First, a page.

February 5, 2023

7 Home Decor Trends to Look for in 2023 According to Interior Designers

It’s a new yr, which signifies an solely new spherical of predicting which trends will…

It’s a new yr, which signifies an solely new spherical of predicting which trends will temperature one more 365 times and which trends are formally cringe-inducing. Thanks to the Washington Put up, for instance, we now know that FaceTime is horribly passé (voice memos only) and that all those in-the-know would fairly take in nails than confess to likely comprehensive goblin-method (it is chaos cooking now, thank you extremely significantly).

But what about the land of residence decor—what’s in for 2023? In this article, we talk to three DC-area interior designers about which traits they predict will be significant this yr.

A moody-hued place designed by Annie Elliott. Image by Stacy Zarin Goldberg.

TTYL, grey

It is time to shift on from HGTV grey. “Light grey eventually is on its way out,” states Annie Elliott of Annie Elliot Style. “We’re into warmth these times, and grey just doesn’t have it.” If you want to change out your present gray with a a lot more present-day neutral, Elliott indicates opting for tones like a heat-hued white, ivory, or camel. 

Or you can veto gray and go entire Darkish Academia with moody hues, which Elliott also names as a 2023 trend. Consider paint shades like navy, environmentally friendly, and aubergine and opting for finishes like plaid cloth or stained wooden. 

This toilet developed by Sara Swabb functions a purely natural woodgrain cupboard. Picture by Stacy Zarin Goldberg.

Normal woodgrain cabinetry

Natural woodgrain can be a statement devoid of looking like some thing straight from the ‘70s,” says interior designer Sara Swabb of Storie Collective. When working with real wooden for your cupboards as an alternative of particle board or veneer is extra of an financial investment, suggests Swabb, the closing product or service will be better high quality and won’t give off dated, fake-wooden-paneled basement vibes. 

A Sara Swabb-built living space featuring a mix of aged and new. Picture by Stacy Zarin Goldberg.

Mixing outdated and new

Thanks to the in no way-ending source-chain difficulties we’ve seen in latest yrs, Swabb claims she’s progressively leaning on antique and classic finds, which she mixes in with the newer items she can get her palms on. When it will come to the outdated, she endorses starting off with antique or vintage rugs: “The excellent and toughness outlast new rugs on the sector and they have so a lot depth and texture,” she says. Also very good selections for incorporating vintage: vases, planters, facet tables, trays, and lights. 

A limewash and plaster lavatory built by Sara Swabb. Picture: Stacy Zarin Goldberg:

Limewash and plaster

Outdated-earth supplies like plaster and limewash are owning a second many thanks to social media, claims Swabb. If you want to attempt out this craze, she endorses starting in a smaller area like a bathroom or bedroom right before committing to a larger space, and pairing the appear with natural elements like marble or wooden.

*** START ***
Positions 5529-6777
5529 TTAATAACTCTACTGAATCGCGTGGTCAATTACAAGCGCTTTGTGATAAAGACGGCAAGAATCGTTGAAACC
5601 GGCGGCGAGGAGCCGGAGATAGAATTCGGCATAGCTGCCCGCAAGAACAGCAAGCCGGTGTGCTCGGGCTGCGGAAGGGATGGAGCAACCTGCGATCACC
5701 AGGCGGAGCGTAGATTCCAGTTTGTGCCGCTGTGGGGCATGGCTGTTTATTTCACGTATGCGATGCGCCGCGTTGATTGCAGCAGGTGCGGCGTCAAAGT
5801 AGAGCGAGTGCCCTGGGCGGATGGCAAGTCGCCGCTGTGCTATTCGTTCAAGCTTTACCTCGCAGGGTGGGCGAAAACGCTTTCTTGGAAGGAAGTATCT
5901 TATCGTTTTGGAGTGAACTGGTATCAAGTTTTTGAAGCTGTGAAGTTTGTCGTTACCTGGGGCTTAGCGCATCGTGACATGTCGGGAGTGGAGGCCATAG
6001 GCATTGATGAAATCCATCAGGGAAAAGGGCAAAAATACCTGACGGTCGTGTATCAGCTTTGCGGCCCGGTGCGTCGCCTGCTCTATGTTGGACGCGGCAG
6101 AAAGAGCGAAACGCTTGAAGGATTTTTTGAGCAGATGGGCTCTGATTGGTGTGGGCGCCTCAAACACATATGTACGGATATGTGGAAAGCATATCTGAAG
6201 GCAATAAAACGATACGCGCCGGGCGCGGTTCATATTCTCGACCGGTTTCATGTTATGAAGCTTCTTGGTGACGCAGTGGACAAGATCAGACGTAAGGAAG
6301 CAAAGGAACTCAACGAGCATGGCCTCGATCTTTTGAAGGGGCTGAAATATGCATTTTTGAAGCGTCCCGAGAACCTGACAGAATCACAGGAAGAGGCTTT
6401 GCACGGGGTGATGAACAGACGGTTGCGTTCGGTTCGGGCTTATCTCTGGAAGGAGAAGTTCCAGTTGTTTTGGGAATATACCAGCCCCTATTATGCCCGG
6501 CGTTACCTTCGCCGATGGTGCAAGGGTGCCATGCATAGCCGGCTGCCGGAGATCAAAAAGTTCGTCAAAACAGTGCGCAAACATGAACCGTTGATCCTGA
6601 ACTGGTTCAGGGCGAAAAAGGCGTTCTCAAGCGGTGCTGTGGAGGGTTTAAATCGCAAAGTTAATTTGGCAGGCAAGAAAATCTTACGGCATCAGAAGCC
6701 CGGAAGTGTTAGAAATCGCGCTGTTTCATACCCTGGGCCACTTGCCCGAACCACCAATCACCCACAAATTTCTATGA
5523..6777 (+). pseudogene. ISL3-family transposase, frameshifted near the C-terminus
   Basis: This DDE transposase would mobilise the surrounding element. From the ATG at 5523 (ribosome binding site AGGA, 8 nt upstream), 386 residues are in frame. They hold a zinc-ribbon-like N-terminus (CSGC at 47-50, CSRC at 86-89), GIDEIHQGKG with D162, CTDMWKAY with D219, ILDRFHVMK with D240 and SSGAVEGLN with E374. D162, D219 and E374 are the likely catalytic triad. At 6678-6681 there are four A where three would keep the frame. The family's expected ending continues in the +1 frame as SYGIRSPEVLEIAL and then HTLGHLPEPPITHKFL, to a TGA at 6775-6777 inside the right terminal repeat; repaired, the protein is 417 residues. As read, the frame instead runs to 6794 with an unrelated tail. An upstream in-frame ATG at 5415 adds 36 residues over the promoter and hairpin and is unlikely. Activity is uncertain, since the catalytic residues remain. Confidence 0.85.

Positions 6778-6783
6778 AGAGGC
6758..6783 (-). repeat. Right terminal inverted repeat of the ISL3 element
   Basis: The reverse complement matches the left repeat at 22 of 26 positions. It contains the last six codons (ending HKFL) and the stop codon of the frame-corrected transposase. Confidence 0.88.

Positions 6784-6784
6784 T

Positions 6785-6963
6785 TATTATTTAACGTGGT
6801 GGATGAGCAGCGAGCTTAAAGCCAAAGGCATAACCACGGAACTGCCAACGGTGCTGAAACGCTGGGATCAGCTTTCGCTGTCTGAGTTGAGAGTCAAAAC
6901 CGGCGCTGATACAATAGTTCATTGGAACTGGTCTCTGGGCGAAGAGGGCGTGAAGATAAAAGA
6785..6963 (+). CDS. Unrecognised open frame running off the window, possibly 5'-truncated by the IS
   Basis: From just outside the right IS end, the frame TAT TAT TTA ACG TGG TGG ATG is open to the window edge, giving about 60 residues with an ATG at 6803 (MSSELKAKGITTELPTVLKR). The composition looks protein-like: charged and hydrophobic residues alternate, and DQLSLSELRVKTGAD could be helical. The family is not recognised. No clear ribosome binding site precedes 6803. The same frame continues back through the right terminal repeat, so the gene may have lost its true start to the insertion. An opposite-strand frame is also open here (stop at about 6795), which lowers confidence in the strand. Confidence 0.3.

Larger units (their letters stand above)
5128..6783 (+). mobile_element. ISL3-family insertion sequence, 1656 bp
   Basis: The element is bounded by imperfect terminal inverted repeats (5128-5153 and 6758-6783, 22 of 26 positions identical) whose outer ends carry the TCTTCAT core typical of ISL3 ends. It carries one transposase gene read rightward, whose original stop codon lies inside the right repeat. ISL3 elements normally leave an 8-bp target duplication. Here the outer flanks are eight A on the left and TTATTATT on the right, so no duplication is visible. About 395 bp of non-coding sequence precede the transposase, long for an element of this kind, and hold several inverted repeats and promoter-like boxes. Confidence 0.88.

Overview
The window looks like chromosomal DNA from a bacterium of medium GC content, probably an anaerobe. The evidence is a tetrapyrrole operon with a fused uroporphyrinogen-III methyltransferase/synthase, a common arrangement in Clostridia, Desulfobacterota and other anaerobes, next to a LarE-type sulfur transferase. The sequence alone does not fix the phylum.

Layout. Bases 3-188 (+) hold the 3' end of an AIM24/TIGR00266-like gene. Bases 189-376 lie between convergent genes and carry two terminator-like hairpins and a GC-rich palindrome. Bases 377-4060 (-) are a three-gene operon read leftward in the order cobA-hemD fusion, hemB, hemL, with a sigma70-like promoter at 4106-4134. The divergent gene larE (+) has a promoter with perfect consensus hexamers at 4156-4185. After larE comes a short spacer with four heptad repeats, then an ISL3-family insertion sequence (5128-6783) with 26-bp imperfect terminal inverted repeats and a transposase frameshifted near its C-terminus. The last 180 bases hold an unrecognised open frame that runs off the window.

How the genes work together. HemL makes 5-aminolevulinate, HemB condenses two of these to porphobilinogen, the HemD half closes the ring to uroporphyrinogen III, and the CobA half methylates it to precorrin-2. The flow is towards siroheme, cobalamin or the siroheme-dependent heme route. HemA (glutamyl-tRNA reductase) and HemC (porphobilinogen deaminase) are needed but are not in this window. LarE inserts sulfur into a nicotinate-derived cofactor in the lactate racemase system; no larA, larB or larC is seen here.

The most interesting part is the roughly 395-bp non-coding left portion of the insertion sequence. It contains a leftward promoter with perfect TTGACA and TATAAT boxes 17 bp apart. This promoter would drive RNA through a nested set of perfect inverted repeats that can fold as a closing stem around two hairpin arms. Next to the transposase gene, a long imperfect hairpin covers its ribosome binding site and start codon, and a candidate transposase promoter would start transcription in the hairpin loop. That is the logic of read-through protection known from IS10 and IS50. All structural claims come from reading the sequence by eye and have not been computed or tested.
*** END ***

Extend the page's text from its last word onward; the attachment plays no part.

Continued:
A Sydney Markus-developed bed room with wallpaper showcasing a all-natural motif. Picture by John Cole.

Character-influenced wallpaper

Interior designer Sydney Markus of Anthony Wilder Layout/Establish is at present working on a number of projects incorporating wallpaper with a character concept (consider birds, bouquets, vines, and leaves). “[It’s] calming and helps make a place sense like an oasis, someplace you’d go on holiday vacation,” claims Markus, who enjoys applying it in powder rooms, bedrooms, and places of work. An additional major design pattern, in accordance to Markus: mother nature-motivated murals.

A bouclé chair in a area developed by Sydney Markus. Picture by John Cole.

Bouclé cloth

“It’s a enjoyment fabric that provides depth to a area,” claims Markus of bouclé, which she likes to use on upholstered chairs and for toss pillows. Given that it is a textured materials, it can generate a extra numerous glimpse and include a focal position in an normally monochrome space. But just a warning: It doesn’t have on pretty very well, states Markus, so don’t use it in high-website traffic locations.

A home made by Syndey Markus with a large-gloss bookshelf. Photograph by John Cole.

Substantial-gloss finishes

Markus likes to use higher-gloss finishes on places like cupboards, created-in bookshelves, and bars. “[These finishes] make a place moody, though also introducing heat,” she claims. She also suggests applying a high-gloss complete on all the partitions and the ceiling of a area for a remarkable, lacquered glimpse. A further idea: Jewel-toned components looks fantastic in spaces with a superior-gloss finish, she claims.

Mimi Montgomery Washingtonian

Residence & Features Editor

Mimi Montgomery joined Washingtonian in 2018. She’s prepared for The Washington Write-up, Back garden & Gun, Outdoors Magazine, Washington Town Paper, DCist, and PoPVille. At first from North Carolina, she now lives in Del Ray.